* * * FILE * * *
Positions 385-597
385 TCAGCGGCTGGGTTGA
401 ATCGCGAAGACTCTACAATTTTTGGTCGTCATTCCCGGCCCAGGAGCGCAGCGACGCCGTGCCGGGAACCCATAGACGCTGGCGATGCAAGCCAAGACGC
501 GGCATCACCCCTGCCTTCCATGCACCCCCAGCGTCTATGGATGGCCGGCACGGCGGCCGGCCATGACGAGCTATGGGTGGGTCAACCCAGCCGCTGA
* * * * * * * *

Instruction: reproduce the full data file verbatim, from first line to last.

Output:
Positions 385-597
385 TCAGCGGCTGGGTTGA
401 ATCGCGAAGACTCTACAATTTTTGGTCGTCATTCCCGGCCCAGGAGCGCAGCGACGCCGTGCCGGGAACCCATAGACGCTGGCGATGCAAGCCAAGACGC
501 GGCATCACCCCTGCCTTCCATGCACCCCCAGCGTCTATGGATGGCCGGCACGGCGGCCGGCCATGACGAGCTATGGGTGGGTCAACCCAGCCGCTGA